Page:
Car-pedestrian relations in China are complex. If you take the shoelace express your main concern will be that painted cross walks are for display only and do not actually demarcate a ‘pedestrian protected’ area. You will often see cars pushing through busy crossings with those on foot expecting cars to try and force their way through. If you are standing at a crossing do not expect an oncoming car to yield for you. They will consider that they have the right of way and it’s you that needs to wait. It is not uncommon however to see pedestrians and cyclists move into traffic in seemingly oblivious fashion and it’s up to drivers to stop or manoeuvre to avoid a collision.
Many foreigners teaching in China purchase electric scooters because they are cheap, easy to maintain and crucially, in many cities, are licensed as bicycles and therefore do not require a full driving licence to ride, thus avoiding the hassle of acquiring a Chinese drivers licence. While great for their ability to use cycle lanes and pavements be careful as in some cities they are banned and will be confiscated by the police. From a pedestrian’s perspective their quietness can be both a blessing and a curse. They are often driven on the pavement but you won’t hear them coming. For other road users the main issue that arises is that people rarely use their headlights when driving at night in order to save battery life. If you do purchase one invest in good locks as they are a popular target for thieves, and store the battery at home when the bike’s not in use as these can also be stolen. The best option, if the management of the building you live in allows it, is to store your bike indoors overnight.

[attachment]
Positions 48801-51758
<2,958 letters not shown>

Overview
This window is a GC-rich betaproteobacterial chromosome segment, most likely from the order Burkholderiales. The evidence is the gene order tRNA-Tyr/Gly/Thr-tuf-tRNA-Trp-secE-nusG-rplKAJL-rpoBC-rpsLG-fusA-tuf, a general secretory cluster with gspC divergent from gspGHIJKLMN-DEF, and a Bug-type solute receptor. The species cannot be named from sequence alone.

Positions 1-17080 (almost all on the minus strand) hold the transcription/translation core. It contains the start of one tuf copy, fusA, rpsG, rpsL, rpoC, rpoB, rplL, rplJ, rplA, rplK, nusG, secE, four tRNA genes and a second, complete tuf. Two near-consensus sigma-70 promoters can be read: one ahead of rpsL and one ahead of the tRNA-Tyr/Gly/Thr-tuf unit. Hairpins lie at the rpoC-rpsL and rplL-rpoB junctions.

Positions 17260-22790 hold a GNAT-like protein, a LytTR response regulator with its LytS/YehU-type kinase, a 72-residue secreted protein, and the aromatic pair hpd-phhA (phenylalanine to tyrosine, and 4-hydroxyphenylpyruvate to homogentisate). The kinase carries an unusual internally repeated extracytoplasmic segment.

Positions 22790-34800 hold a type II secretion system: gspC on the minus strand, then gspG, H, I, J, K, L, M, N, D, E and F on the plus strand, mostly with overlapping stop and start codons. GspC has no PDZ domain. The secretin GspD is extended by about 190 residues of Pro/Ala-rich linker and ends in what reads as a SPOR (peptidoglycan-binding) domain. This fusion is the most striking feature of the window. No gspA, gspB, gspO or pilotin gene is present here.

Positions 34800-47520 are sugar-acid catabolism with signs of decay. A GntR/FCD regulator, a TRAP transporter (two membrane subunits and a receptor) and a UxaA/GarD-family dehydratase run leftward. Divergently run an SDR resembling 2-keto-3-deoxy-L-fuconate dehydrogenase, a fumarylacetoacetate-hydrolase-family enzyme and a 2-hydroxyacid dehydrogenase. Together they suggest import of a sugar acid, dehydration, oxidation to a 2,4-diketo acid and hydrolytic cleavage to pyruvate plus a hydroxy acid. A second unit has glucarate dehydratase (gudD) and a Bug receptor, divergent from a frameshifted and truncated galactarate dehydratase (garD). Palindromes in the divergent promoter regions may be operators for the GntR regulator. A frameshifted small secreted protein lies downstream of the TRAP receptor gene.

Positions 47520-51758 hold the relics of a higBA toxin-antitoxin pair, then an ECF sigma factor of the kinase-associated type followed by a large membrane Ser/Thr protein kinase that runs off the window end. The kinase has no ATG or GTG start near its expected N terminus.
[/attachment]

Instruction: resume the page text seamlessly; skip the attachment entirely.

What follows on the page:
Planes, Trains and Automobiles
China’s transport infrastructure is hugely impressive in its coverage and there is barely a corner of the country that you can’t reach by some combination of long distance bus, train and boat. Bus and train ticket prices are cheap compared to those in Europe allowing you to travel great distances at modest expense. For long journeys you can usually find a sleeper bus or train so you can travel overnight in relative comfort. Most Chinese rely on public transport to get around and provision reflects this with many travel options available that suit a range of budgets.